Saturday, July 4, 2015

Summer Reading

*pings the universe* Hello - yes, still here! In my thoughts more often than on the page these days, but you know how that is sometimes. Lovely to have both the inspiration and the opportunity to pop back here.... 1) there are a handful of books that I love love loved recently and 2) a lovely publisher sent me a book out of the blue, which is more of a rarity than it used to be and I have a few thoughts about it and 3) it is a holiday weekend and that one extra day has brought me to a place where I can actually breathe, and think, and write! And so...

Almost Famous Women by Megan Mayhew Bergman (Scribner, 2015)
An absolutely fascinating collection of fictional stories about real women who lived on the periphery of fame - too eccentric or unaccomodating or behaviorally unacceptable for their time, and/or overshadowed by someone famous in their lives. I am one to always have suspected the under-appreciated Watson likely had far more complexity and interest than the obviously attention-getting Holmes, if only one took the time to dig a little deeper and truly look. The stories -each prefaced with a marvelous vintage photo that in itself sparks the imagination - are superbly written, suspenseful, and left me devouring even the endnotes and still wanting more.

On Immunity by Eula Biss (Graywolf Press, 2014)
You probably already have a firm opinion on vaccination and childhood immunizations and as such may not think that you need to read more about it. While I am already firmly in the pro-vaccinate camp and need no convincing, I found Biss's consideration interesting, essential and thought provoking. She explores every aspect of immunity, why it works, the social/cultural/and public health history of our modern vaccination policies, why some fear it - for reasons understandable and less so, and why in America opting out  - for those without medical reasons to do so - is a privilege that endangers others and would be devastating in many parts of the world. I found the book left me thinking hard about how we humans (all of us, not just those who oppose vaccines) are very imperfect - and rarely completely rational -  in how we come to our beliefs. And very timely this week with California's latest policy. Well worth a read.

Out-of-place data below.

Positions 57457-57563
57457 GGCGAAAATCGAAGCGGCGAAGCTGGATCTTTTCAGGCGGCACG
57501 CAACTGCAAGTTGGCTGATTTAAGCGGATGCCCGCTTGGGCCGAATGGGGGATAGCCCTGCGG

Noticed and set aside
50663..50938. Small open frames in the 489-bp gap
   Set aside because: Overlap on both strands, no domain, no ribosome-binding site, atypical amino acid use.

The Book of Laney by Myfanwy Collins (Lacewing Press, 2015)
By way of disclosure I am a fan of Engine Books, a wonderful small press of which Lacewing is a new and exciting Young Adult imprint. I am a fan of the author, Myfanwy Collins, of whose beautiful and unflinching flash fiction and earlier novel Echolocation I am also a fan, and whom I have come to know just a little bit through social media. Her latest, The Book of Laney explores the incredibly difficult subject of school shootings through the lens of a perpetrator's surviving sibling. The description of the event itself was very hard to read (as one might expect) but the heart and soul of this book is not the terrible act, but Laney. She is vulnerable and tough and completely compelling - I loved her voice and her story and the captivating writing, and above all, the hope.

Minnow by James E. McTeer II (Hub City, 2015)